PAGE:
It’s like the saying, “what you resist, persists.”

When a low mood strikes, don’t resist it, flow with it, surf it out, and let the butterflies come to you.

In any event, next time your neurons start firing off the idea that your current state is permanent. Just give it a minute. Your body is no more capable of remaining in one consistent mood than a bottomless cup is capable of retaining fluid.

Observe The Thought

Moods don’t emerge in a vacuum.

They may seem frequently random, but the truth is they are intimately connected to thoughts.

In fact, all feelings are born of thought.

Along these lines the mood is the best barometer for the quality of your thoughts.

The reason your mood changes after the near fatal accident is because your thoughts change.

It’s the same with the rollercoaster, the treadmill, the conversation, and the meal.

Mood will direct you to the content of your thoughts. Subsequently, this will lead you to what you’re paying attention to.

You Are What You Pay Attention To

The fact of the matter is that your brain can only observe one thing at a time. Yes, it’s an unparalleled supercomputer, but your attention is singular and cannot see two separate things simultaneously.

If you don’t believe me, look at the optical illusion below.

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Do you see a young woman or an older woman? They both coexist in the picture, but they cannot coexist in your attention.

You can only see the young woman when you stop seeing the old woman and vice versa.

The maxim here is that where your attention goes your energy flows.

What you’re seeing in the world isn’t the only thing existing, but it’s all you’re paying attention to at that moment.

Moreover, your feelings about whatever you paying attention to are directly proportional to your thoughts about it.

If you look at the young woman and notice she reminds you of your high school sweetheart that cheated on and demoralized you, your feelings will likely be sad, angry, lonely and/or apathetic.

However, if she reminds you of your spouse, your thoughts might turn to the beautiful family and life you’ve built. Correspondingly, that will produce feelings of joy, contentment, and perhaps hopeful anticipation.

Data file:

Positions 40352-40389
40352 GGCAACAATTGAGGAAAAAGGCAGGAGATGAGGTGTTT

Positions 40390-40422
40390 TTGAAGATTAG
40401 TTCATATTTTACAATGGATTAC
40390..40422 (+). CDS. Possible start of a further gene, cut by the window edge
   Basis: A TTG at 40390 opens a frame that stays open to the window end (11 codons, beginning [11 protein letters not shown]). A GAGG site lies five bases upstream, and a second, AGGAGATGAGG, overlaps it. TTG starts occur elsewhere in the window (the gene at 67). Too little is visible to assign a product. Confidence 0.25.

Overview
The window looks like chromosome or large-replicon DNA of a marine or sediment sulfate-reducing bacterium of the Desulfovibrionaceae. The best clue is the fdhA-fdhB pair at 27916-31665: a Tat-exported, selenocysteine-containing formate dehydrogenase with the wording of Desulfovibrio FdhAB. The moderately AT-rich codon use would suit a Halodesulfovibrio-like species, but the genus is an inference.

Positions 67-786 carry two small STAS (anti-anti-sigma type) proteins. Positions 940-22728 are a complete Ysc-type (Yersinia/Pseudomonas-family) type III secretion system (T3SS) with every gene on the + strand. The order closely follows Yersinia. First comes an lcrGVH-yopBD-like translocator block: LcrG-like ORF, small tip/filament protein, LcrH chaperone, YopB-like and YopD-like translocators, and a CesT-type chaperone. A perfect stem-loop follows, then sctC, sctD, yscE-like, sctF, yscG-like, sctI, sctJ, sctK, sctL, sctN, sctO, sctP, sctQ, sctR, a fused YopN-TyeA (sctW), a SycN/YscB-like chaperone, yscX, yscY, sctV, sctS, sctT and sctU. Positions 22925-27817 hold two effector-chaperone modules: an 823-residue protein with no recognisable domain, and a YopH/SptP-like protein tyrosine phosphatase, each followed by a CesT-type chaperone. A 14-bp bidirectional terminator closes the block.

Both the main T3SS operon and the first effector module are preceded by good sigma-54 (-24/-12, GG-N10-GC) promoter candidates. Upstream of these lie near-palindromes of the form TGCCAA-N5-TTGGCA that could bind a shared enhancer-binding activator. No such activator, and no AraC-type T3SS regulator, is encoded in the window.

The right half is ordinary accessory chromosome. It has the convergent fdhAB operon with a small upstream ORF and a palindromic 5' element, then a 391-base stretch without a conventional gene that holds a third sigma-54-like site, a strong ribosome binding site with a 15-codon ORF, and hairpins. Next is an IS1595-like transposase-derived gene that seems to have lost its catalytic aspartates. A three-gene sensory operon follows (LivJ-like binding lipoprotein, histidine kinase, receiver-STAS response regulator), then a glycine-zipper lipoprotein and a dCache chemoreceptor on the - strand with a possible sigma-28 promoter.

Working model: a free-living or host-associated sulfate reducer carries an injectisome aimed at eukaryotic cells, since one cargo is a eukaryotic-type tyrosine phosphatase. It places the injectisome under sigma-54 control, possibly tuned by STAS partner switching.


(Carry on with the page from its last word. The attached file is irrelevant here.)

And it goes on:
The moral of the story is the color of your current world is shaded by the story you’re telling yourself about it.

In this sense, it’s not even real! Yes, it feels real, but you’ve created 100% it.

In other words, not only is your experience impermanent, but it’s informed by a story you’ve created.

Sydney Banks On How To Get Out Of A Bad Mood

Sydney Banks, a renowned philosopher, author, and lecturer, had a transformative insight into the mind and consciousness that led to the development of the Three Principles (Mind, Consciousness, Thought) philosophy. 

According to this philosophy, ‘mood’ is reflective of the quality of our thinking.

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Banks emphasized that our feelings are a reflection of our thoughts: positive thoughts often result in good feelings or high moods, whereas negative thoughts result in uncomfortable feelings or low moods.

He proposed that by understanding the nature of our thoughts and not seeing them as a fixed reality, we have the capacity to change our experience and thus our mood.

Banks encouraged individuals not to pay serious attention to their thinking when in a low mood, because their perception and judgment may be distorted. Instead, they should wait for their mood to naturally elevate, bringing more clarity and perspective.

For more detailed teachings, please refer to Sydney Banks’ work directly. His books, including “The Missing Link: Reflections on Philosophy and Spirit” and “The Enlightened Gardener”, provide a deeper understanding of his philosophy and its application to real-life circumstances.

Click to access our Mind Over Mood Worksheet!

Finishing Touches

George Pransky, one of the early pioneers of the 3 Principles, wrote: 

“Moods are the constant shifts in perspective built into our experience of life. Our thinking and therefore our perceptions of life are a function of mood changes. Our thoughts are more optimistic, lighthearted, and wise when we are in a high mood…

Often people think of feelings as things to work through or deal with. But feelings were meant to be a barometer to help us maintain our emotional equilibrium. Feelings provide our moment-to-moment experience of life. They tell us the extent to which our perceptions are distorted by our moods and thought systems”

Its up to you. Will your mood be to your advantage or your downfall? The choice is yours!